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Boston Globe Newspaper, Fall, 1997

by John Anderman

Unpredictable as music fans' tastes and industry trends may be, it's hard to imagine Catherine Wheel falling through the cracks. Massive guitar sonics combined with warm melodies have won the seven-year-old British quartet a devoted following, but never a mainstream breakthrough.

Enter "Adam & Eve", Catherine Wheel's fourth CD. The band has shed decibels and density like a snake sloughing a worn sheath of skin, and emerges anew with a masterful (and, with any luck, career-making) collage of glistening, blistering art-core rock.

At Avalon, a backdrop of banners featured blowups of the CD cover art: discreet photos of a naked man and woman, each compressed into a series of tiny boxes, suggesting the album's themes: modern day man and woman, no garden, no deity, in a really tight spot. The band meandered onstage to a layered melange of recorded bits of dialogue, thick chunks of buzz and fizz, and overamped piano samples. Then came a sudden, Pink Floyd-like drop off the edge of the noise into a serene void filled only with the sound of acoustic slide guitar and singer-guitarist Rob Dickinson's gorgeous vocals on the album's nameless introductory track. The crowd, which spilled over into the walkways behind the main room, was swept away, and for good reason.

Catherine Wheel bows to the alter of Pink Floyd's six-string heroics and epic dynamics. Thankfully, that inspiration is woven respectfully into the contemporary fabric of songs like "Future Boy", a spacewalk through the shifting dimensions of sound-woody guitar laced with harmonica, revving motorcycles, razor-sharp slices of flying sonic ice - that unfolded on stage with as much heart and soul as technical bravado.

While screaming/dreaming guitars and visceral moods launched songs like, "Phantom of the American Mother" and "Here Comes the Fat Controller", radio friendly hooks anchored the soundscapes on the blaring, harmonied "Satellite" (very Pacific Coast Highway) and "Delicious", a meaty bite of stream-of-consciousness pop (very oxymoronic). It's precisely that earth-moving marriage of aggressively artful ambiance and head-bopping hummability that lifts Catherine Wheel above the comparatively bloodless offerings of fellow spacerockers Spiritualized and Blur.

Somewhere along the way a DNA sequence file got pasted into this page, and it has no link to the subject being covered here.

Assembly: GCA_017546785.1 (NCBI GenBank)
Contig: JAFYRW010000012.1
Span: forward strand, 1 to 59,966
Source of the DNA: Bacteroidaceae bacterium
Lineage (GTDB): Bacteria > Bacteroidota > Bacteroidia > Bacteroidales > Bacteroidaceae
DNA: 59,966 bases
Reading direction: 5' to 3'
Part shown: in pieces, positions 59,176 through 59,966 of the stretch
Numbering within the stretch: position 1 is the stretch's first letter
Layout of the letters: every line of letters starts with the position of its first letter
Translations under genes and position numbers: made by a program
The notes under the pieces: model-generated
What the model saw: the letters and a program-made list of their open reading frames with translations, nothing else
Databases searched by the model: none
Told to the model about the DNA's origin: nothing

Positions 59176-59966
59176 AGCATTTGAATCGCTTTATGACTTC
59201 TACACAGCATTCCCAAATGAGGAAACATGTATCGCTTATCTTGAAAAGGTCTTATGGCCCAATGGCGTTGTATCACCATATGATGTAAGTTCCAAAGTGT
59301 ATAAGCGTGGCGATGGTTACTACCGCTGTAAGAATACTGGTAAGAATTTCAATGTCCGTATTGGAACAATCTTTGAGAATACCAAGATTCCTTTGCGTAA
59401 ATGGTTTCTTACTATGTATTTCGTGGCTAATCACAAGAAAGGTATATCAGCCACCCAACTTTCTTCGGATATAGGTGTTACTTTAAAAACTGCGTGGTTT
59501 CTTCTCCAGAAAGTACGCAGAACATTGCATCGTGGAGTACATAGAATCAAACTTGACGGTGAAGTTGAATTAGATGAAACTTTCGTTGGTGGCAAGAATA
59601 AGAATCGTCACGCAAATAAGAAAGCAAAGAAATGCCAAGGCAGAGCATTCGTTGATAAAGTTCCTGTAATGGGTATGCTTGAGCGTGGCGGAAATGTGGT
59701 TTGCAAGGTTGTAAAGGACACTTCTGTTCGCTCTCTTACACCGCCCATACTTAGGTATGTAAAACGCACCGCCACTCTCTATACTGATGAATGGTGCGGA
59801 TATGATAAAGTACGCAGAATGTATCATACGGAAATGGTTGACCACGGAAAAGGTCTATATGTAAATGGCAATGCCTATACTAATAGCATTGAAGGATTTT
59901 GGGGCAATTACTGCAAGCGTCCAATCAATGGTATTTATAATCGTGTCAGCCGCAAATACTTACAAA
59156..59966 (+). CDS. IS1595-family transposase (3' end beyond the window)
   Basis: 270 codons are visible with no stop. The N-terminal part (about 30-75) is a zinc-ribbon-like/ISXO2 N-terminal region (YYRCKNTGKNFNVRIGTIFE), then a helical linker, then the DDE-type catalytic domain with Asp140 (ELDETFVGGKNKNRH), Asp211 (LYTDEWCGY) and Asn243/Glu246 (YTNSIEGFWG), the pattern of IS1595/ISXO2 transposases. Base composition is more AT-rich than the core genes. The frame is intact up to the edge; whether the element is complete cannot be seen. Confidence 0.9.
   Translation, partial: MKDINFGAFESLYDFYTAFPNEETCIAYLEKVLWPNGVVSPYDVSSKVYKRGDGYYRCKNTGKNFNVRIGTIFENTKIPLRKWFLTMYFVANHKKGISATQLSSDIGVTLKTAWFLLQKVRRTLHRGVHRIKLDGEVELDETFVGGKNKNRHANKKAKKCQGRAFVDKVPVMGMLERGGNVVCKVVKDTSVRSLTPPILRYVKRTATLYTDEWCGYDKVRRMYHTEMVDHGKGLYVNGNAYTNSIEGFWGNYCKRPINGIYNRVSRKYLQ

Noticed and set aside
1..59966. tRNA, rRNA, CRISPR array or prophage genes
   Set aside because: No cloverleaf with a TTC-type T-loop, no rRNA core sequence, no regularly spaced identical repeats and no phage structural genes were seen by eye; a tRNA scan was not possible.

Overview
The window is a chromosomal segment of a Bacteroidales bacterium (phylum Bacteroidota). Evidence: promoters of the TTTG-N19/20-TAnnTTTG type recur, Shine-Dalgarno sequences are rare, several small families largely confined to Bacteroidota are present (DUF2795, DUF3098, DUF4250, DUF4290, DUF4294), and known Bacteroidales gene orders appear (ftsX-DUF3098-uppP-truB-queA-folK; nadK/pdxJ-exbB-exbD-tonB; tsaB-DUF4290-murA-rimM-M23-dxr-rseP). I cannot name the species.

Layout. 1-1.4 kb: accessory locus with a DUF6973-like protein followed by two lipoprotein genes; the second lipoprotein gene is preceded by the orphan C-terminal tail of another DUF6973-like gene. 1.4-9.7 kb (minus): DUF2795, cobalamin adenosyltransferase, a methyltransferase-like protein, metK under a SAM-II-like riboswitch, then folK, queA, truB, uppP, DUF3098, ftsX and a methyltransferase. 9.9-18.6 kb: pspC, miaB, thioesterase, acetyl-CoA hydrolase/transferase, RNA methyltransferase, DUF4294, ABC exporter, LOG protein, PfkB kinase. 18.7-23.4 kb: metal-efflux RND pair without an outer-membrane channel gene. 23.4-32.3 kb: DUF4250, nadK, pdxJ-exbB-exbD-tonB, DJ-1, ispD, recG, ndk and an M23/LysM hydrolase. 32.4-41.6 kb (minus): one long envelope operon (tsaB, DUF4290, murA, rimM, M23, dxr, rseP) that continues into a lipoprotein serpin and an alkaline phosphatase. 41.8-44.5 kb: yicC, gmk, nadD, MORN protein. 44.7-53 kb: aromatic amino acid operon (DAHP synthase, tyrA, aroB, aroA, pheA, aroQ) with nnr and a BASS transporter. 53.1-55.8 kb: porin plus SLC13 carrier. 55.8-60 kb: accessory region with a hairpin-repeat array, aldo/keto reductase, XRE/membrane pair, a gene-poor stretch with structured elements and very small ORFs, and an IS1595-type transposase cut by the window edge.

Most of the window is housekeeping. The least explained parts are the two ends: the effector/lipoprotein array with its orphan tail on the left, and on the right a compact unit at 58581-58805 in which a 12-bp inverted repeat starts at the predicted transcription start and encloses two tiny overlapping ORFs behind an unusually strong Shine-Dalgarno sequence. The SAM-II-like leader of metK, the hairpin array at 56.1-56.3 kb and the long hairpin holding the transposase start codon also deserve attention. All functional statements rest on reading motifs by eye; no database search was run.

"Broken Nose", a walk down the wicked path of least resistance that leads quickly and painlessly (and, unfortunately, mindlessly) to a Big Sturdy Rock Song, was the weak link of the evening, all minor, churning chords, bashing drums, and achingly familiar melody. Even ultracharismatic Dickinson - whose appeal has nothing to do with attitude or pose and everything to do with seductive phrasing and natural idiosyncracies that make a great pop singer - couldn't save it.

Catherine Wheel culled a few gems from earlier albums. "Crank", from 1993's "Chrome", was a gasket-blowing collision of bitter and sweet. The iron-fisted, android sex-fantasy "Black Metallic" pointed up perfectly the band's arc from the Day-Glo brawn of their 1992 American debut, "Ferment," to the shinning sparkle of "Adam & Eve."

For the opening set, Brit rockers Geneva navigated murky stylistic waters with punky pop tunes, metal dirges, campy rock operas, and Freddy Mercury-meets-Bono vocal bombast.

Note: "Adam & Eve" is Catherine Wheel's fifth release, but some reviewers do not count "Like Cats and Dogs," because it is a compilation of b-sides. I, of course, have an opinion on this. I believe "Like Cats and Dogs" is as good as any other Catherine Wheel release, which makes it far better than most other bands' best material. I count it as a "real" release. And for the record, "Broken Nose" is tied with "Ma Solituda" as my favorite song on Adam & Eve. Hrrmphh!

Catherine Wheel may not be mainstream (yet), but they've got plenty of fans. Some of us have joined together to form a web ring of CW-related pages. Just click the appropriate part of the picture below, and you're off to another CW (Cool Web) site! Is that convenient or what?

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